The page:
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How to retrieve incoming files from a directory and verify their completeness

I am polling a directory for incoming files. I would like to find a way to verify that the file I am reading has already finished being written, i.e., is not currently in the process of being written to that directory, for example, in the middle of an FTP transfer. I cannot use a native solution - must be pure Java.

Thanks.
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leeork
Asked:
leeork
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1 Solution
 
RichardACommented:
I don't have specific code but if you find a file run a loop looking at the file size when the file size has stopped growing for s specific amount of time then you can assume that the file is complete.   The trick is how long to wait before assuming the file is there.  The File object has a length() method to return the size.

Not sure if there is any easier way...
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RichardACommented:
Also checking for the File size should work for files being FTP'd but if you are on a windows machine (not sure aboue linux) and use a  file copy command to place the file in a directory the file size returned is the "completed" length not what is present at the time of the length() request so the file may not be completely there.

Here some a sample, if you keep running while a large file is being ftp'd you should see the file lenth change each time it is run.  Just change the path in the new File("C:/javawork") to your directory.

import java.io.*;
public class FileStuff {

    /** Creates new FileStuff */
    public FileStuff() {
    }

    /**
    * @param args the command line arguments
    */
    public static void main (String args[]) {
      File f = new File("C:/javawork");
      File l[] = f.listFiles();
      for(int i = 0; i < l.length;i++){
         if(l[i].isFile()){
            System.out.println("File - " + l[i].getName() + " - " + l[i].length());
         }
      }
   
    }
}
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leeorkAuthor Commented:
Valid answer. I had already thought of that but as the connection is slow, and there may be temporary hangs during the transfer, it's hard to determine how long to wait before deciding the file will not arrive.

If there's no better way, I'll have to go that route.
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CEHJCommented:
Listening..
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nhelliwellCommented:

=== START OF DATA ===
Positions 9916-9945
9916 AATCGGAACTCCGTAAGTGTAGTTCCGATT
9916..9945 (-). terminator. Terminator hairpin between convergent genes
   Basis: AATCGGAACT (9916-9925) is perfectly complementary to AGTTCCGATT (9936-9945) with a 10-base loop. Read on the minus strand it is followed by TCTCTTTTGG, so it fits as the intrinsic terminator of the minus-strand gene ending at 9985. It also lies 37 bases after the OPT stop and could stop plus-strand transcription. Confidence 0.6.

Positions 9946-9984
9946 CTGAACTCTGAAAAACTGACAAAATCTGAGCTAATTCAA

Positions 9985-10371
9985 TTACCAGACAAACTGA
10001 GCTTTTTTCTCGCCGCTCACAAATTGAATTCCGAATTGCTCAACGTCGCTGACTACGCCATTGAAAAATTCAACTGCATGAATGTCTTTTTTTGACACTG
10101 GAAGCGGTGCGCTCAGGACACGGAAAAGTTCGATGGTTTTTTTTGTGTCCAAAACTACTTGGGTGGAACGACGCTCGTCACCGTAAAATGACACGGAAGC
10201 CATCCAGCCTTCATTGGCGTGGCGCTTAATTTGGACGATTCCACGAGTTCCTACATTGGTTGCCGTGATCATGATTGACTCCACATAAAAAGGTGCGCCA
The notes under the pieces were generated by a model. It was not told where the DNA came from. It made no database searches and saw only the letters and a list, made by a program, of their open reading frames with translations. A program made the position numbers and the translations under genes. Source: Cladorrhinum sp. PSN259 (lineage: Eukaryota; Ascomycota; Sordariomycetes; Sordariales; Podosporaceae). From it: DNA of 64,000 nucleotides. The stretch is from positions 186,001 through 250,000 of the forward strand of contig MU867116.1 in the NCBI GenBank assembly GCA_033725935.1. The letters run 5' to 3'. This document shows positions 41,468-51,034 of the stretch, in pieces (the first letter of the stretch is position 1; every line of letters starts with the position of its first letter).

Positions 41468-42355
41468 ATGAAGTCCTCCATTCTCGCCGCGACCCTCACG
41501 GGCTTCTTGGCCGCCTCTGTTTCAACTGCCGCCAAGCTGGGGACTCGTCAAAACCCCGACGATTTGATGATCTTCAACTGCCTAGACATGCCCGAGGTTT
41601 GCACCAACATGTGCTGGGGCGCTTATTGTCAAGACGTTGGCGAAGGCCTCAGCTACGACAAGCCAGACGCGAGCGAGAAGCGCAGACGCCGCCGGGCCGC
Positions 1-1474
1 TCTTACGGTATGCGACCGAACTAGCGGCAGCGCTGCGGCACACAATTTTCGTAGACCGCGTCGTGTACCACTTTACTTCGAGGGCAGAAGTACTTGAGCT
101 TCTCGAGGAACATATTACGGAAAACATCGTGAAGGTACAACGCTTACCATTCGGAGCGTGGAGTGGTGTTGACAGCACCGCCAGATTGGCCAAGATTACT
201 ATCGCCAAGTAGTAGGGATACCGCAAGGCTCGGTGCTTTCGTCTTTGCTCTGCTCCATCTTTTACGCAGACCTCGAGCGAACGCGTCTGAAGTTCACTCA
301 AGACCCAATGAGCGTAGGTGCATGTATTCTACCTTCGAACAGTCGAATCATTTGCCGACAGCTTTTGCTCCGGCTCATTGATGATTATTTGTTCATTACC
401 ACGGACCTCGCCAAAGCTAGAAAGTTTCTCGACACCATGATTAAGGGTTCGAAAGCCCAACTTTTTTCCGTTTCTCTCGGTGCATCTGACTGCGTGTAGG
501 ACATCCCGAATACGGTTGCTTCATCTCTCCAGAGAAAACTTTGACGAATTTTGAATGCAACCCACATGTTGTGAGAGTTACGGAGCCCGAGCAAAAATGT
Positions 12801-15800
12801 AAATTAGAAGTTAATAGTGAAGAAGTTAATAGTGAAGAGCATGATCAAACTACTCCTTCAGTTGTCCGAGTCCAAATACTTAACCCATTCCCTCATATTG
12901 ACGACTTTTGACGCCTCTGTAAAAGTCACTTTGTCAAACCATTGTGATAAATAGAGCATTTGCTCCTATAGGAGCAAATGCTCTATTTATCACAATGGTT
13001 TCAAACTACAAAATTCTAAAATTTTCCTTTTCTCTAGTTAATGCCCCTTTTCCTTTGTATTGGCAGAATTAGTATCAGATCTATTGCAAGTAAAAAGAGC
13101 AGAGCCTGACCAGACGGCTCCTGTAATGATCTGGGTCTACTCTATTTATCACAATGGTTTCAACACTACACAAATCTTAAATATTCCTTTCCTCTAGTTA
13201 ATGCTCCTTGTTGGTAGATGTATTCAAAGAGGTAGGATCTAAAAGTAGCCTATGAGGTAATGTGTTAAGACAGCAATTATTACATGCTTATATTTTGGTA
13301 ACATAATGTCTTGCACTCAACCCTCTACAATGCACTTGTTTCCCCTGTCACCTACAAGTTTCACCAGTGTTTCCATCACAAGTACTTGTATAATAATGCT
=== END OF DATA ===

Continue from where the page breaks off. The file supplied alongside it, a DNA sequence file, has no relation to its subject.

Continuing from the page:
Just a though.  If you open the file for writing, it'll throw an IOException because it should be locked by the operating system.
You could perform the same loop as above but try to open the file instead.  As soon as you can open it, the operating system will have finished writing to it.
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leeorkAuthor Commented:
It turns out that when opening a FileInputStream on the file, an exception is thrown if another process is writing to that file - a FileNotFound exception is thrown with the following text:

"The process cannot access the file because it is being used by another process"

Thanks for the input though.
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leeorkAuthor Commented:
Close enough. The only problem with opening a FileOutputStream (i.e. for writing) is that when the file is finally loaded, it's contents are erased as the output stream is ready to write to the beginning of the file. But opening a FileInputStream does work.

Thanks.
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nhelliwellCommented:
If you do 'new FileOutputStream( <filename>, true )',  it should open the file to append to the end of the data in the file.

Actually there is a File.canWrite() method available have you tried that?
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CEHJCommented:
If you're using 1.4 you could try one of the file locking methods. For instance, you won't be able to obtain a lock until a write has finished, so this should be pretty conclusive.
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leeorkAuthor Commented:
I tried the canWrite - always returned true - I think that's a permission method.

Regarding jdk 1.4, if the powers that be give the go ahead, the file locking method would be the way to go.
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CEHJCommented:
>>- I think that's a permission method.

You're right
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